Photochemical Sciences Ph.D. Dissertations


Defect Studies in Metals, Alloys, and Oxides by Positron Annihilation Spectroscopy and Related Techniques

Date of Award


Document Type


Degree Name

Doctor of Philosophy (Ph.D.)


Photochemical Sciences

First Advisor

Farida Selim (Advisor)

Second Advisor

Abby Braden (Other)

Third Advisor

Marco Nardone (Committee Member)

Fourth Advisor

Alexander Tarnovsky (Committee Member)


Positrons administer a unique non-destructive approach to probe materials with atomic-scale sensitivity and provide reliable information about the nature and size of defects. This study reflects on the powerful capabilities of positron annihilation spectroscopy (PAS) to characterize point defects at atomic-scale, which can be crucial in the development of relevant material for a wide range of applications like nuclear reactors, medical sciences, optoelectronic devices, nanotechnology, polymers etc. The work presented in this dissertation aims to gain a fundamental understanding of the defect structures in three unique material systems: Fe metal, Fe-Cr alloy, and Ce:YAG oxide by applying the methodology and concepts of PAS. A wide range of other complementary characterization techniques has also been employed to enhance the understanding.

The depth-resolved PAS was used to identify vacancy clusters in ion irradiated Fe and measure their density as a function of depth. PAS measurements uncovered the structure of vacancy clusters and the change in their size and density with irradiation dose. Combining with TEM measurements led to discovering a novel mechanism for the interaction of cascade damage with voids in ion-irradiated materials.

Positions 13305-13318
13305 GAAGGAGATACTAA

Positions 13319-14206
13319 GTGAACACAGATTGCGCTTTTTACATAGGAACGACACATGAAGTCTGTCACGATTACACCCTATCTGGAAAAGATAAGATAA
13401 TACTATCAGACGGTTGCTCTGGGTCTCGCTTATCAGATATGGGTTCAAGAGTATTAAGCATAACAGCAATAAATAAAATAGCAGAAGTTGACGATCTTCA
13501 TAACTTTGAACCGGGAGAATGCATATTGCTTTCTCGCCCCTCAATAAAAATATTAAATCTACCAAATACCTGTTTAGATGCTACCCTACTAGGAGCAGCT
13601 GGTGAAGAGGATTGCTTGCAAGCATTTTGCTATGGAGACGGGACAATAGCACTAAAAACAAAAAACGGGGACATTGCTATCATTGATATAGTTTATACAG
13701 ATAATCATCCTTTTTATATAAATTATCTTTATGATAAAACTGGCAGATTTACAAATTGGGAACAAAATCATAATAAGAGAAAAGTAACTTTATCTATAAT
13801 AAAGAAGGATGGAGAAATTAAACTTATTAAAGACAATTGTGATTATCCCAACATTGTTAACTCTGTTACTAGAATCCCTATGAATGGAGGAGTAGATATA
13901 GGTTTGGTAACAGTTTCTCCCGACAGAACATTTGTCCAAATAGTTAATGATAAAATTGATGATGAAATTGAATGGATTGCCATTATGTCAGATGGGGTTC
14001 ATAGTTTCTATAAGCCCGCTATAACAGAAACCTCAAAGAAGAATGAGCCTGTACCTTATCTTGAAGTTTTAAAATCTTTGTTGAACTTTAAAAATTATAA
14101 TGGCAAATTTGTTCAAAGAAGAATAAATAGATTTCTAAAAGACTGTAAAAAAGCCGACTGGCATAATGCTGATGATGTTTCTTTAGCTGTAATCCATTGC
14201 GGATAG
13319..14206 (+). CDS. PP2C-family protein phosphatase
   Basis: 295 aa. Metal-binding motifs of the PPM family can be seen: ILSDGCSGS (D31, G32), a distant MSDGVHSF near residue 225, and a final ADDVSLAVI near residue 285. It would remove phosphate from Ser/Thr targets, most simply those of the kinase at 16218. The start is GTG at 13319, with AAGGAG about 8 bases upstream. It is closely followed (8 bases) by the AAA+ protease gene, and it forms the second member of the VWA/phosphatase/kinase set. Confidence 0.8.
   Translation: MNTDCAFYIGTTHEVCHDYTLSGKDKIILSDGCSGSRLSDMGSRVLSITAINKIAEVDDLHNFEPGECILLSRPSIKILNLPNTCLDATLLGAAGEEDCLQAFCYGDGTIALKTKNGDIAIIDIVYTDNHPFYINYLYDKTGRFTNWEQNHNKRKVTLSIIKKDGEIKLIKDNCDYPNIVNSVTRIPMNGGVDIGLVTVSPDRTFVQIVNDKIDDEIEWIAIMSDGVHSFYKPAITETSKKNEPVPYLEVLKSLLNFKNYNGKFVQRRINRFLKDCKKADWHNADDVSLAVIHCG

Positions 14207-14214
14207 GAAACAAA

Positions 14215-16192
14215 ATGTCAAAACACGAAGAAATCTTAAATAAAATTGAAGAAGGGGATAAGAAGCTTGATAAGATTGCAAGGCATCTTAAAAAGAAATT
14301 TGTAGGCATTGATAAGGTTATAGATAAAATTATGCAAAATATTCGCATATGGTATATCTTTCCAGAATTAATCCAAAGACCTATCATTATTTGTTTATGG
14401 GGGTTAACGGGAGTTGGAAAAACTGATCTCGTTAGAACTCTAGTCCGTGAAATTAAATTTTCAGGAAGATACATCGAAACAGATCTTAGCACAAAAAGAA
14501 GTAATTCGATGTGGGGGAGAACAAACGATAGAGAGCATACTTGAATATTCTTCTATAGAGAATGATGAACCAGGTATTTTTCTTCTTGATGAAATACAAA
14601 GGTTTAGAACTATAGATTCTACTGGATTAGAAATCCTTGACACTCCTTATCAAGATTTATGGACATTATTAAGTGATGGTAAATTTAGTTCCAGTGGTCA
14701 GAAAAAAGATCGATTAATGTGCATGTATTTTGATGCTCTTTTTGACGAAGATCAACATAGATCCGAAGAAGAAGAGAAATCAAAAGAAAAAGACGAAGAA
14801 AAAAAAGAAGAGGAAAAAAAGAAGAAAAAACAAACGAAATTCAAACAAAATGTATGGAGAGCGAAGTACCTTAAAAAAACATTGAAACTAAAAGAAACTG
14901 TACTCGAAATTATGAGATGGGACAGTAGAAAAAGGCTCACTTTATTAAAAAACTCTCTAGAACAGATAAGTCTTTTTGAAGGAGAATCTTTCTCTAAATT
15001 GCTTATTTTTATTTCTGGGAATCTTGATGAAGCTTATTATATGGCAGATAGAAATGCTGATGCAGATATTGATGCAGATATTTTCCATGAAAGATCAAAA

The effect of Cr alloying on the formation and evolution of atomic size clusters induced by ion irradiation in Fe-Cr alloys was also investigated using depth-resolved PAS measurements. Combining with atomic probe tomography (APT), a possible explanation for the long-standing question about the well-known resistance to radiation in Fe-Cr alloys was addressed. It was attributed to the stabilization of vacancy clusters around Cr atoms that act as indirect sinks for radiation-induced defects.

The final part of this work focuses on studying the role of defects on the luminescence properties of an important photonic material, Ce:YAG. The work reports an interesting mechanism that modifies and completely reverses the photoluminescence (PL) temperature-dependent kinetics. Further, it is shown that PL temperature-dependent kinetics can be controlled by modifying microstructure and engineering defects.